James Quillinan, known primarily for his expertise in the areas of Estate Planning, Probate, Trusts, Conservatorships and related Litigation is also an avid movie-goer. His reviews started in the Law Office around 1998 when associates and clients began asking him about the movies he had seen. He began sending his reviews by email to a list of friends and movie fans which now has grown to include world-wide distribution.
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Monday, November 17, 2014
Dumb and Dumber To. The dim wits are back, but the stupid formula wears thin. The film does supply a fair number of yucks and guffaws. 20 years after their first adventures, Lloyd (Jim Carey) decides it’s time to end his crazy act and get out of the insane asylum. Freed from the Looney Bin, he and his old buddy Harry (Jeff Daniels) head out on a road trip to find Harry's newly discovered daughter Penny, who was given up for adoption. A wonderfully crusty Kathleen Turner plays the daughter’s mom. The boys drive across the country to El Paso, Texas on a Zamboni to find Penny. Penny is at a conference with a bunch of nerds and being chased by assassins. After all kinds of hi-jinx they sort it all out and live happily after. But, stay for all of the credits to learn that there may be a “for”. Rated PG-13 for crude and sexual humor, partial nudity, language and some drug references.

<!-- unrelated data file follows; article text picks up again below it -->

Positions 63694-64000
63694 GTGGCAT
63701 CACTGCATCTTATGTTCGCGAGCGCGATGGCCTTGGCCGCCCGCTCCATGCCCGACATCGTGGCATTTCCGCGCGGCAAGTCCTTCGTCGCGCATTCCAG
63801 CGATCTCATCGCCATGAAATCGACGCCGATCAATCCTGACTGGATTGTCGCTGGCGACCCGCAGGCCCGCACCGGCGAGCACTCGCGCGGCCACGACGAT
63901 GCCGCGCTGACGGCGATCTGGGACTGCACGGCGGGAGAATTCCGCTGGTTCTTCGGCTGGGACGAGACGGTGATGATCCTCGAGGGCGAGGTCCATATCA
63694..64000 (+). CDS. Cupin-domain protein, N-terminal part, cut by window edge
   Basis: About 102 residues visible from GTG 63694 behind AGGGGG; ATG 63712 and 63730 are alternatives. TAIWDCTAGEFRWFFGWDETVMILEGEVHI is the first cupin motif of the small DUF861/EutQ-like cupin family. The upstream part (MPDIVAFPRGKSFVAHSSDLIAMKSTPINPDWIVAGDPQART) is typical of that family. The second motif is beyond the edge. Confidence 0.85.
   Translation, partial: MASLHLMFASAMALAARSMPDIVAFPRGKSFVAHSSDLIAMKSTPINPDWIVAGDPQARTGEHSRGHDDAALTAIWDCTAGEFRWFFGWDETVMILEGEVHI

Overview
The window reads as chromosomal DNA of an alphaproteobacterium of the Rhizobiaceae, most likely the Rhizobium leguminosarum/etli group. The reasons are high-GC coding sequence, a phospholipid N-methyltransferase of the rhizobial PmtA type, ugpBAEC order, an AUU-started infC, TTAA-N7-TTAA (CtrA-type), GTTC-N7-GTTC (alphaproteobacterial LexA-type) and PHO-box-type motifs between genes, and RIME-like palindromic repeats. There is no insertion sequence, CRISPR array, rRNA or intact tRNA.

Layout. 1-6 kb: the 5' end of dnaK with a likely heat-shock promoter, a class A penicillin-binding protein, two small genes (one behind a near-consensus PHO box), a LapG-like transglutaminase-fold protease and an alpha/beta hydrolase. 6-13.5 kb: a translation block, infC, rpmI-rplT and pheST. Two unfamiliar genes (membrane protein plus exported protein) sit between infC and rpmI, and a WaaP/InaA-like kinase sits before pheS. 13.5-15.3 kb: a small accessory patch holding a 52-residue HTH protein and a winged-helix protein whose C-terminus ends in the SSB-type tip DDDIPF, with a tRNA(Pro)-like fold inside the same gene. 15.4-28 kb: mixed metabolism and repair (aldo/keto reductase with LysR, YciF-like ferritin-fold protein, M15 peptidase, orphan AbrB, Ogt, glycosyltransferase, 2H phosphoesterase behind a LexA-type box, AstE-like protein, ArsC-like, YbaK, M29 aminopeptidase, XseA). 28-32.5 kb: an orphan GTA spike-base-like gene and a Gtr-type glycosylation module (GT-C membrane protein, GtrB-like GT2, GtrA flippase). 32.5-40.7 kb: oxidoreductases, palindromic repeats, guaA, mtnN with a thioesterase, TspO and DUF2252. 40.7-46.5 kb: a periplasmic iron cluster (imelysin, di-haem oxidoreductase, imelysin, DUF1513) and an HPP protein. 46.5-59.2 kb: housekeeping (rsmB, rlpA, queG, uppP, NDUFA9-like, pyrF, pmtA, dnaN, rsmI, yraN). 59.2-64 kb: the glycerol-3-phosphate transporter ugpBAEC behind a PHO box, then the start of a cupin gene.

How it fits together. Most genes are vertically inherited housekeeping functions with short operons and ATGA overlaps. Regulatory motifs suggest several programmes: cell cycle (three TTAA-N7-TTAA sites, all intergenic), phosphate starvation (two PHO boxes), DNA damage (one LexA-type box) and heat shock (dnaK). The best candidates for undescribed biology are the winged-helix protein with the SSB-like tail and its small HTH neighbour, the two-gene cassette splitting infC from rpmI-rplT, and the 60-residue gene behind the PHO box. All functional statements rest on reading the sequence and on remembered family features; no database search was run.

The Theory of Everything. The remarkable life of Stephen Hawking is brought to the big screen and inspires. The film is not just about the science explored by Hawking’s brilliant mind, but the art of love. Eddie Redmayne as Stephen Hawking and Felicity Jones as his first wife, Jane, both turn in pitch perfect performances. Redmayne captures Hawking’s mental and physical challenges due to ALS and at the same time seizes his brilliance for us all to appreciate. On the human side, Jones demonstrates the power of love as she fights to keep her husband alive and their family together. The passing years take a tremendous toll on them, but they build a unique life for themselves. These are unique, complex characters with their good and bad attributes allowed to play out realistically. Look for Redmayne and Jones at Oscar time. This is a must see and a Peggy’s Pick. Rated PG-13 for some thematic elements and suggestive material.